Miss Major Griffin-Gracy
2023 Icon

Early Transgender Activist 

b. October 25, 1940

“I'd like for young transgender people to go to school, learn like everyone else does, and then get out there and live their lives.”

Miss Major Griffin-Gracy is a lifelong LGBTQ activist. She participated in the seminal Stonewall Uprising in 1969. She assisted infected people during the AIDS crisis in the 1980s, and she has been advocating for trans women of color, particularly those who have survived incarceration in men’s prisons, for more than four decades

Assigned male at birth, Griffin-Gracy was raised on South Side of Chicago. As a teen, she met an older drag queen who taught her how to dress and apply cosmetics. Griffin-Gracy attended drag balls and immersed herself in drag culture. She gradually came out to her family but continued to present herself publicly as a male.

At age 16, Griffin-Gracy enrolled in college and lived in the men’s dorm. She was outed by her roommate, after he discovered her women’s clothing, and expelled. Her attempt at college elsewhere ended similarly. She moved to New York at age 22, where she earned money as a drag performer and sex worker.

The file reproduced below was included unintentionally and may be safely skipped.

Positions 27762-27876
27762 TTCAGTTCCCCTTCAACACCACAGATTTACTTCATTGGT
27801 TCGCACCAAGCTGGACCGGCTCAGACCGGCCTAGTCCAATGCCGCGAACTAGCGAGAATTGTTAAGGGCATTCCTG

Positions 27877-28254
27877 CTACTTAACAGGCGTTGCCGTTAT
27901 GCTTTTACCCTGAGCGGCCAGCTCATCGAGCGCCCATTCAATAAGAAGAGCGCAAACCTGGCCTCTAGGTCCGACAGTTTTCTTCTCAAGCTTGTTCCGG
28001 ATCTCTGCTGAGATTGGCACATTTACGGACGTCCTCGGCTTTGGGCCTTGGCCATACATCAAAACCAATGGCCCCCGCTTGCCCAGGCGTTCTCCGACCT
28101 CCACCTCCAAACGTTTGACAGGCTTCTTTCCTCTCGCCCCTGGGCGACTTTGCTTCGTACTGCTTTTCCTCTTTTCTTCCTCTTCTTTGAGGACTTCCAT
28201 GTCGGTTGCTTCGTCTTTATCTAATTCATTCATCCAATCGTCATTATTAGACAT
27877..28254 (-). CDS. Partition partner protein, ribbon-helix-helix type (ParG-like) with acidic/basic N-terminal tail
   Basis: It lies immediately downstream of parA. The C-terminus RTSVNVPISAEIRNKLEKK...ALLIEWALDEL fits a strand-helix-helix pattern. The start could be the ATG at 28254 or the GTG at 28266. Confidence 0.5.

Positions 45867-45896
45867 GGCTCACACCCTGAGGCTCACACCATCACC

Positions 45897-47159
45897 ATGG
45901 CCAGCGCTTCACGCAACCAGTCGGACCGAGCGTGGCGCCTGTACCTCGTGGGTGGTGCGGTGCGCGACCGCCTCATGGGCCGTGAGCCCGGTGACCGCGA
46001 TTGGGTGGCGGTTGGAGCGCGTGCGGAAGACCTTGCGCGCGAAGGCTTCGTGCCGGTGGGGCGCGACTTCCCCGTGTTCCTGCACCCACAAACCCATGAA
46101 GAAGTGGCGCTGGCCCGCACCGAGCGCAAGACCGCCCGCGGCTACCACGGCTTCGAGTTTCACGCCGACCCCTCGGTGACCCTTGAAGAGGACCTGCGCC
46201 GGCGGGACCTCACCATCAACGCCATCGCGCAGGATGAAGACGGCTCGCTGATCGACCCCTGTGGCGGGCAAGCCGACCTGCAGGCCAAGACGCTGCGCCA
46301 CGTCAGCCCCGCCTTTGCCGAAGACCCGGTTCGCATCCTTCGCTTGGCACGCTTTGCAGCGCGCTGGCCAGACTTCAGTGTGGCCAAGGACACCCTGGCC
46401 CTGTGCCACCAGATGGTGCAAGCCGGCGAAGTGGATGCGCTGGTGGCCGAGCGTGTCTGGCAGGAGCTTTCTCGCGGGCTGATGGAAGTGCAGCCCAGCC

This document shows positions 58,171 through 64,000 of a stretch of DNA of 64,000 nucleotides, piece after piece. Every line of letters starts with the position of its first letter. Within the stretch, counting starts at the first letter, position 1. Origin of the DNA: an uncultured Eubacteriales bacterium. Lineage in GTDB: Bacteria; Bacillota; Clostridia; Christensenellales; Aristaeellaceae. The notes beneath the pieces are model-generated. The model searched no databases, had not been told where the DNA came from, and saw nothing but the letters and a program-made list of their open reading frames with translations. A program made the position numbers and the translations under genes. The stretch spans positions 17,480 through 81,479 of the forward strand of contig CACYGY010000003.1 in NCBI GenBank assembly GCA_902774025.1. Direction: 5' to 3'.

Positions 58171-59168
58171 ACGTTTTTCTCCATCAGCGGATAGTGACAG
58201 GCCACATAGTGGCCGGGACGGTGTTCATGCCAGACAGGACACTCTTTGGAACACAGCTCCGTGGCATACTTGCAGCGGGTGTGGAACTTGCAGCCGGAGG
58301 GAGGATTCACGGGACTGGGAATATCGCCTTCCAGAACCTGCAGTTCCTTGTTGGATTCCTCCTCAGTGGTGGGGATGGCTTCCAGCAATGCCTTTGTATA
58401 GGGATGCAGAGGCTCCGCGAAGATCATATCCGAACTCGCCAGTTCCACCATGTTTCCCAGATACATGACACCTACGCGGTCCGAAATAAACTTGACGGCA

In the 1960s, police raids of drag shows and other gay hangouts were commonplace. A regular at the Stonewall Inn in Greenwich Village, Griffin-Gracy was arrested on June 28, 1969 — the first night of the historic Stonewall Riots — when she joined other patrons fighting police who stormed the bar. A year later, while working as a prostitute, she was arrested and incarcerated for robbing a customer. She spent five years in and out of prisons, where she was humiliated and abused. The experience motivated her to help other trans women in trouble.

After her release, Griffin-Gracy entered a relationship with a cisgender woman. They had a son together and moved to San Diego in 1978. After they broke up, Griffin-Gracy continued to co-parent their child. 

In California, Griffin-Gracy worked with a food bank, helping trans women who were incarcerated, homeless, or suffering from addiction. At the height of the AIDS epidemic in the 1980s and ’90s, she assisted community members at the Tenderloin AIDS Resource Center. 

Around 2004 Griffin-Gracy joined the Transgender Gender-Variant & Intersex Justice Project (TGIJP) to assist incarcerated trans women. She later became its executive director. In 2019 she founded House of GG, a sanctuary offering a range of services for trans and gender-nonconforming people.

Griffin-Gracy has received numerous honors and is the subject of the award-winning documentary “Major!” (2015). She co-authored “Miss Major Speaks: Conversations with a Black Trans Revolutionary,” published in 2023. She and her partner, Beck Witt, a trans man and fellow activist, have a 2-year-old biological son. They live in Arkansas.